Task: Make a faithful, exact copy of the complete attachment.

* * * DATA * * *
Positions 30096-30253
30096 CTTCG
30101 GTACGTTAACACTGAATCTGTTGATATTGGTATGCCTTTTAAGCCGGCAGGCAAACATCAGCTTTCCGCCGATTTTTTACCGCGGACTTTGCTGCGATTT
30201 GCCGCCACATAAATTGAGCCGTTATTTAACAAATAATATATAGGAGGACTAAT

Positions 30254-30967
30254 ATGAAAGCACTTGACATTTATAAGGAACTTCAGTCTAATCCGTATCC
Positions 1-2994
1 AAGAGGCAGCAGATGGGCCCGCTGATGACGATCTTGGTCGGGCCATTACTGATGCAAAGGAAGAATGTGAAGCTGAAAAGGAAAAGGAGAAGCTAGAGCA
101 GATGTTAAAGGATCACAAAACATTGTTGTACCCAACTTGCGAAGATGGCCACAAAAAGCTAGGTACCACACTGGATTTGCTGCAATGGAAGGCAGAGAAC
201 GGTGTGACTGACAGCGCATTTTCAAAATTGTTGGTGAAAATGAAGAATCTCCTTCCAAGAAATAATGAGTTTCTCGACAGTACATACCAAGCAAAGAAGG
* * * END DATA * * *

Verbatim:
Positions 30096-30253
30096 CTTCG
30101 GTACGTTAACACTGAATCTGTTGATATTGGTATGCCTTTTAAGCCGGCAGGCAAACATCAGCTTTCCGCCGATTTTTTACCGCGGACTTTGCTGCGATTT
30201 GCCGCCACATAAATTGAGCCGTTATTTAACAAATAATATATAGGAGGACTAAT

Positions 30254-30967
30254 ATGAAAGCACTTGACATTTATAAGGAACTTCAGTCTAATCCGTATCC
Positions 1-2994
1 AAGAGGCAGCAGATGGGCCCGCTGATGACGATCTTGGTCGGGCCATTACTGATGCAAAGGAAGAATGTGAAGCTGAAAAGGAAAAGGAGAAGCTAGAGCA
101 GATGTTAAAGGATCACAAAACATTGTTGTACCCAACTTGCGAAGATGGCCACAAAAAGCTAGGTACCACACTGGATTTGCTGCAATGGAAGGCAGAGAAC
201 GGTGTGACTGACAGCGCATTTTCAAAATTGTTGGTGAAAATGAAGAATCTCCTTCCAAGAAATAATGAGTTTCTCGACAGTACATACCAAGCAAAGAAGG